Elbourne goes on to present the debate, as he names it, between Referential and Internalist Theories in Chapter 5, on the semantic properties of sentences. In this chapter, entailment, presupposition and two types of ambiguity, namely lexical and structural, are explained and analyzed. Ambiguity is analyzed in terms of Chomsky's (1976) surface structure and Baker and Shan's (2008) Mental Representation Theories. Elbourne explains Chomsky's (1976) explanation as complicated in syntax but simple in semantics, whereas he judges Baker and Shan's (2008) explanation as simple in syntax but complicated in semantics. He does not pick one theory over the other and, again, leaves the decision to the reader. Elbourne closes the chapter by giving an example of the consequences of ambiguity in a court to show that meaning is not only an abstract discussion, but also a vital part of daily life that can at times even be a matter of death and life.
Chapter 6 opens with an example given to clarify how compositionality helps linguists explain the meaning of a sentence. Elbourne shows that the grammatical structure of a sentence may be the key to its meaning. He displays how Russellian propositions and possible worlds are used to do so. Russel (1903) defines proposition as a complex consisting of the very objects which are the values of words which express propositions. Frege's (1960) functional application, function argument, value, mapping, implementation of functions with respect to Russellian propositions, and possible world semantics are explained in the chapter.
In Chapter 7, dealing with meaning and context, Elbourne defines ‘context of an utterance’ (i.e. the sum of circumstances that bear on reference and truth) and ‘indexicals’ (i.e. contextually- dependent references). He mentions Kaplan's (1989) content and character terms, which directly deal with the referential use of indexicals. He shows that Kaplan's (1989) theory is not capable of explaining various uses of indexicals. Further, Elbourne defines 'implicit content' as the content derived from the audible words of sentences. He explains Sperber and Wilson's (1986) proposal to explain implicit content. Although he states that it is not possible to explain with certainty how we understand the implicit content of an utterance, he shows how important it is by giving an example from a court in 1993, where the lack of clarity about the implicit content of the phrase 'use a firearm' could have decreased a thirty year sentence to five years. In the final part of the chapter, Elbourne defines Grice's (1975) Cooperative Principle and conversational maxims, concluding that conveyed meaning is effective in communication through language.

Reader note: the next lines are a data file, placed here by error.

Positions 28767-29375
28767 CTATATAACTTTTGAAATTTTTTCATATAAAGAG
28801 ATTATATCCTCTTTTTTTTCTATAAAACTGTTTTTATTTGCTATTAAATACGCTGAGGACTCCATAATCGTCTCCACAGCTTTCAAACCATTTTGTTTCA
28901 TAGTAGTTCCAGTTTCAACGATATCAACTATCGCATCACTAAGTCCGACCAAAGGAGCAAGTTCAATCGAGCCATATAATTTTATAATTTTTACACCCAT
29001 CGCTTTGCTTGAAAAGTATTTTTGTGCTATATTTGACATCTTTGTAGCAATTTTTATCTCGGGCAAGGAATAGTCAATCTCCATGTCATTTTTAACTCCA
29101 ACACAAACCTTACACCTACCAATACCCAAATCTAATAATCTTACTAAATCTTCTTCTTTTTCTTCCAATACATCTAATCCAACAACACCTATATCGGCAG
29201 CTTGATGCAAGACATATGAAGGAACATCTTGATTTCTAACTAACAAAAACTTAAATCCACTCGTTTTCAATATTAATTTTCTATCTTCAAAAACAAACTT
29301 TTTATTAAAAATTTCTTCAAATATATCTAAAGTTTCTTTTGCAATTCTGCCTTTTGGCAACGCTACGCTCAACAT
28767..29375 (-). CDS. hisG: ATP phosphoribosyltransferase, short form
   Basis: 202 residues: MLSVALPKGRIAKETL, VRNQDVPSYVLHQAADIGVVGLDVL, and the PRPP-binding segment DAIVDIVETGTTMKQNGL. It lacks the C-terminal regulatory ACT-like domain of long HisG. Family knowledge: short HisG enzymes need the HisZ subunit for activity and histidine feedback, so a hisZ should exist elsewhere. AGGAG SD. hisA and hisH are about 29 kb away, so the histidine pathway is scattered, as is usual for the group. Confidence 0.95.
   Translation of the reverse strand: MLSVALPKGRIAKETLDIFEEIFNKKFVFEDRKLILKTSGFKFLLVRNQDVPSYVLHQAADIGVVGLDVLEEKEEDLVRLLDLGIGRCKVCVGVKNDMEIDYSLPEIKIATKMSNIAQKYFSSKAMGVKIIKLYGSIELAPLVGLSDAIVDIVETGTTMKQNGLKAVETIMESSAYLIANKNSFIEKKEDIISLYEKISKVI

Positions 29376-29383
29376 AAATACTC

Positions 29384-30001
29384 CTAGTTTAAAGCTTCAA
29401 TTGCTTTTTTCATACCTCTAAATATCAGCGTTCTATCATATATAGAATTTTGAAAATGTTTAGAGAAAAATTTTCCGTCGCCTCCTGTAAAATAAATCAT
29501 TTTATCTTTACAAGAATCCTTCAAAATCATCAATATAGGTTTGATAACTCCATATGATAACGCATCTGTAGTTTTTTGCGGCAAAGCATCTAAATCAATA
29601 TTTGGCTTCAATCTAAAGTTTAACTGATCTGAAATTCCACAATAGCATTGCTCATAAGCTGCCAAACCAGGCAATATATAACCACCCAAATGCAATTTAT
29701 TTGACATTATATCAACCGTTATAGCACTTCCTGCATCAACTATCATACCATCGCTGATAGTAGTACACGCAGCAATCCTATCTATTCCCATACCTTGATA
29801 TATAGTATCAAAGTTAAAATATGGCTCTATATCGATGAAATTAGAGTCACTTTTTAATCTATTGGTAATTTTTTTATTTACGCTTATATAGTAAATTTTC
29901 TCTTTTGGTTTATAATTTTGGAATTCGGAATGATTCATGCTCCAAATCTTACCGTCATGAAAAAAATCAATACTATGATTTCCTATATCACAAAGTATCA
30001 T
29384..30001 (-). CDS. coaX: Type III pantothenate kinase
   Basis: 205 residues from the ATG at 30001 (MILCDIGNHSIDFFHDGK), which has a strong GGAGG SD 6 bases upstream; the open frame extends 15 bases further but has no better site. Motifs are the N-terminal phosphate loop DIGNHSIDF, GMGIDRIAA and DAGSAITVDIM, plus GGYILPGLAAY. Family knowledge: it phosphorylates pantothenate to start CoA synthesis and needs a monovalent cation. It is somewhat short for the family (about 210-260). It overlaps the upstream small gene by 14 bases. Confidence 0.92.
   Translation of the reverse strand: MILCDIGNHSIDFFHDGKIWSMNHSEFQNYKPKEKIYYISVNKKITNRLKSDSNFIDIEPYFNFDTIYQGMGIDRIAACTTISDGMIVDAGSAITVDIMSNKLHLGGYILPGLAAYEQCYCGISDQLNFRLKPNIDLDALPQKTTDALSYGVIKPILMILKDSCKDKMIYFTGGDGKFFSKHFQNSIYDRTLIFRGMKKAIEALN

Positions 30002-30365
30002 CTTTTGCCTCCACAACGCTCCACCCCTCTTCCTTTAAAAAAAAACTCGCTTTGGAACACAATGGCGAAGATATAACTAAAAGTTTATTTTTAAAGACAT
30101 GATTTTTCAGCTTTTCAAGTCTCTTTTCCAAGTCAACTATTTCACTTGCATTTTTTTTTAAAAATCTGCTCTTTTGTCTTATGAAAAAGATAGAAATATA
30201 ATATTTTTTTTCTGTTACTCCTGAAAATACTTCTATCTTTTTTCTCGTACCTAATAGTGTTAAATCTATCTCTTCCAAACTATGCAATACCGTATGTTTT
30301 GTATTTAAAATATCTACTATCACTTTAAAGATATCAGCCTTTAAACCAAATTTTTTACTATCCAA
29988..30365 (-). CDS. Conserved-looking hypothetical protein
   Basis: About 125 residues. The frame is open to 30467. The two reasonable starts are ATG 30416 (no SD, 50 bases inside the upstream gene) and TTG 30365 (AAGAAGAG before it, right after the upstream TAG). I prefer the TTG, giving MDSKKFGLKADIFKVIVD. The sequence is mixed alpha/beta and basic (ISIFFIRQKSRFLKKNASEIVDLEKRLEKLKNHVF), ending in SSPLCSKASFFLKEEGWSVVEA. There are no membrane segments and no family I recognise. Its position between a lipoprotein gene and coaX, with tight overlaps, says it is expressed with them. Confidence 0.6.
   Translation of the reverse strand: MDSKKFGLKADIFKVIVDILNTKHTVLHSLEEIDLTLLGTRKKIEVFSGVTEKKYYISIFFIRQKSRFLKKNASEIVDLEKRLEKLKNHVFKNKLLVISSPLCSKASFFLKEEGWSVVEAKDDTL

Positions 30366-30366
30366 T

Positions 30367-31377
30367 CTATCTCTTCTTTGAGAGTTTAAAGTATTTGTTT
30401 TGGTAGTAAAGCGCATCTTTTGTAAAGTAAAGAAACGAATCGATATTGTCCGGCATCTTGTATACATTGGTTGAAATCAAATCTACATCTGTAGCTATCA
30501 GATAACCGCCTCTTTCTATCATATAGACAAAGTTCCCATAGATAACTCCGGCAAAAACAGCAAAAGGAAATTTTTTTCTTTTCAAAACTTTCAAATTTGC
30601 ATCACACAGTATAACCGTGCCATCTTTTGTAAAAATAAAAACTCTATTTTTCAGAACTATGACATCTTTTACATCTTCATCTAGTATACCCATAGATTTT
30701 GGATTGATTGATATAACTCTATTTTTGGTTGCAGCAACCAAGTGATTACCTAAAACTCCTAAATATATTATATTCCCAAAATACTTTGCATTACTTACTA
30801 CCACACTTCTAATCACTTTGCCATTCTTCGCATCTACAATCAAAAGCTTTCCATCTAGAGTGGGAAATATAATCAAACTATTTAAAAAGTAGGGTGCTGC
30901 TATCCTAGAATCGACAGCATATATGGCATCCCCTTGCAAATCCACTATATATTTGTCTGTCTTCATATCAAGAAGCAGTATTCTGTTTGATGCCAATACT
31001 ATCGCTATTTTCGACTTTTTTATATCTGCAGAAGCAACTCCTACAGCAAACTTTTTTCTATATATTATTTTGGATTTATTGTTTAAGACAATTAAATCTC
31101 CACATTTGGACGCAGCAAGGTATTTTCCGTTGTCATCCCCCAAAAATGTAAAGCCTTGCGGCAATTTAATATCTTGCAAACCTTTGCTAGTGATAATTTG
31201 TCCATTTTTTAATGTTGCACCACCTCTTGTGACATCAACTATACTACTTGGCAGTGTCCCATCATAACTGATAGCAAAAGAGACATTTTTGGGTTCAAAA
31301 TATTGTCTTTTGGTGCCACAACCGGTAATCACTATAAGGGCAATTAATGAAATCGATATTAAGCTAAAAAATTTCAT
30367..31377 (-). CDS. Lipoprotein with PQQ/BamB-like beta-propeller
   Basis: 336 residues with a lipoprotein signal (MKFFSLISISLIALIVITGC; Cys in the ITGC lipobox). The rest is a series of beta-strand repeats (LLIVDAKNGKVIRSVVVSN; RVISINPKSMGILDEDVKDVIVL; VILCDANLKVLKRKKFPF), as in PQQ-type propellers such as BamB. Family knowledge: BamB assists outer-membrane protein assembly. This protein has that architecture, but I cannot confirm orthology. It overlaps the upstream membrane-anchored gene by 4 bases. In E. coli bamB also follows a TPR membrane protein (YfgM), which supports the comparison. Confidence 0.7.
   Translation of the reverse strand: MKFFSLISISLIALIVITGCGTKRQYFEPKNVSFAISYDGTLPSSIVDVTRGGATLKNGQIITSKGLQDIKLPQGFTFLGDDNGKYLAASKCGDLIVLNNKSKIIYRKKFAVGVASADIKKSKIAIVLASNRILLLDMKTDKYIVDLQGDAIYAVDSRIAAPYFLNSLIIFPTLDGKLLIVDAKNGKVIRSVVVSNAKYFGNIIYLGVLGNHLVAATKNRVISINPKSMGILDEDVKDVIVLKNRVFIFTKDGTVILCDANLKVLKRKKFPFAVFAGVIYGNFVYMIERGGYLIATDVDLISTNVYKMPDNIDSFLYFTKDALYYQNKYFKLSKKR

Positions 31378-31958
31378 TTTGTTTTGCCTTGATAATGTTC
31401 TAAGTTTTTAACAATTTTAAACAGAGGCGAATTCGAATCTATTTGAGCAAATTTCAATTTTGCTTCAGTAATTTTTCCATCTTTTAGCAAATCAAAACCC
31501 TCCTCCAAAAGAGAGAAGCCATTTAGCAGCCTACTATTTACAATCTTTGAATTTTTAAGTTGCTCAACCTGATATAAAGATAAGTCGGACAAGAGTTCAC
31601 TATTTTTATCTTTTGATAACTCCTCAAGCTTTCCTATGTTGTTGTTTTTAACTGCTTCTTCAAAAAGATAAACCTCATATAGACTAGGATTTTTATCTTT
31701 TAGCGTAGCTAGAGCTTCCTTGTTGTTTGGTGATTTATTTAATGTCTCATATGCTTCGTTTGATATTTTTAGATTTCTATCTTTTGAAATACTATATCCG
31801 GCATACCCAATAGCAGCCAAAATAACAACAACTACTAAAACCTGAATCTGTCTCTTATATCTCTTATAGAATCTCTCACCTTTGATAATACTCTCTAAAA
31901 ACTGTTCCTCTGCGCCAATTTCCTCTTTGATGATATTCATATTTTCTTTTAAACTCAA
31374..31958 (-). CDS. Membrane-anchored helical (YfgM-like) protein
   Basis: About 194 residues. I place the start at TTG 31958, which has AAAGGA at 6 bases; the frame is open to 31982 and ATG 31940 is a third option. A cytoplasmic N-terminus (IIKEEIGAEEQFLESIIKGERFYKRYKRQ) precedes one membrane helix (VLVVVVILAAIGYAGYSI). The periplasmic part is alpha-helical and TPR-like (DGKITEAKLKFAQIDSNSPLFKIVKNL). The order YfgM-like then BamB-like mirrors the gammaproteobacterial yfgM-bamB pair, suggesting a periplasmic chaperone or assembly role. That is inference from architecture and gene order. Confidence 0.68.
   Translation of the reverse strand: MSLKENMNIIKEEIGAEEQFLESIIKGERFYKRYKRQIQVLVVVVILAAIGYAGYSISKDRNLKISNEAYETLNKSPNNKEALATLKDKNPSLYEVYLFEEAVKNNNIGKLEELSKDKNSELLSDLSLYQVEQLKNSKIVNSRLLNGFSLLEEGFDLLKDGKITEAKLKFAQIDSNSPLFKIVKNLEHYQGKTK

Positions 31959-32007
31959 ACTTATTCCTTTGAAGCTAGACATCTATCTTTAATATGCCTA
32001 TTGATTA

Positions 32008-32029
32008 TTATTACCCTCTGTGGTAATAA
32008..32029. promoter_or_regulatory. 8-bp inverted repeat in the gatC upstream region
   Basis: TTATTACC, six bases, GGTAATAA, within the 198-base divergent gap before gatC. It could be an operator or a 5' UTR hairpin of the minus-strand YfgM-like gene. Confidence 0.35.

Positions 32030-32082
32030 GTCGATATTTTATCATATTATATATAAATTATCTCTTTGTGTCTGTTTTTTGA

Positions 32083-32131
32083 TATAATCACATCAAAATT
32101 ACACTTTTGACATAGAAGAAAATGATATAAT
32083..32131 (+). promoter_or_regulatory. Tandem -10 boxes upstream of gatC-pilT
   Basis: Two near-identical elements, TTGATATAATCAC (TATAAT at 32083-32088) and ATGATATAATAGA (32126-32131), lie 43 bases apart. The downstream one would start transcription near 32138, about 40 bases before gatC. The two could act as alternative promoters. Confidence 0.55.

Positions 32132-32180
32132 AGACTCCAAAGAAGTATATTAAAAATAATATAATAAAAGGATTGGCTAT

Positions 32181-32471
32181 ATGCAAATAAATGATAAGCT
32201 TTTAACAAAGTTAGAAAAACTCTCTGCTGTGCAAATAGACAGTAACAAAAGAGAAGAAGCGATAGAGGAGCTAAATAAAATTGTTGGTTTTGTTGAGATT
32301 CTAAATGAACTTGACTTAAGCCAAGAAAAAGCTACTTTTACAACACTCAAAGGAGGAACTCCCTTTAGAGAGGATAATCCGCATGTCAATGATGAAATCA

Chapter 8, on meaning and thought, presents a critical analysis of the Saphir-Worf Hypothesis (Pinker, 1994). Elbourne shows in this chapter that a strong Saphir-Worf Hypothesis and a restricted Saphir-Worf Hypothesis are invalid, whereas a watered Saphir-Worf Hypothesis can be supported to some extent. A strong Saphir-Worf Hypothesis argues that human language imposes conceptual distinctions on our sense data. On the other hand, a restricted Saphir-Worf Hypothesis imposes conceptual distinctions on relevant sense data only in some topics. Finally, a watered Saphir-Worf Hypothesis claims that the way human beings stereotypically or habitually think about some topics is influenced by language.
In the conclusion, Elbourne states that he is in favor of the Internalist Theories of meaning and encourages the reader to read and question other semantic theories.
Elbourne does not include a references section in his book. Rather, he uses a whole section at the end of the book to detail the sources he used, as well as items for further reading. He introduces the material that he uses in each chapter and informs the reader about how to access the referenced studies.
“Semantics: A Slim Guide to Semantics” is the perfect title for the book by Elbourne, since it really guides the semanticist during the beginning of his/her studies. The book is a well-written guide for anyone who wants to get a complete picture of what semantics is about.
Elbourne starts his discussion with the question, “What is meaning?”. He does not ask it directly nor answer it openly. He tells the reader what it is not and leaves the definition open to debate for the reader. The debate between Referential and Internalist Theories of meaning is introduced in the second chapter. Throughout the chapters, he keeps adding on different levels to the debate, which makes the reader get engaged in the discussion at different levels, and as such, he/she easily gets a full picture of what semantic theories are about and why they exist. Overall, Elbourne inspires the reader to think about problems in semantics. Additionally, he shows that semantics is not a subject only for a scientists, but rather a daily matter with consequences concerning life and death.
Surprisingly, Elbourne does all of this without boring the reader. The examples that he uses are presented such that they are unexpectedly easy to follow. In addition, his language is “crystal-clear”, as the back cover of the book states. Elbourne succeeds in making the reader laugh out of the blue while reading about the most serious problems in semantics. This not only eases the reading process, but also helps the reader feel safe because he/she can see that the writer empathizes with him/her.
One of the distinguishing facts about the book is that it covers semantics in philosophy, linguistics, and psychology, which gives the reader the ability to evaluate any piece of information from various perspectives.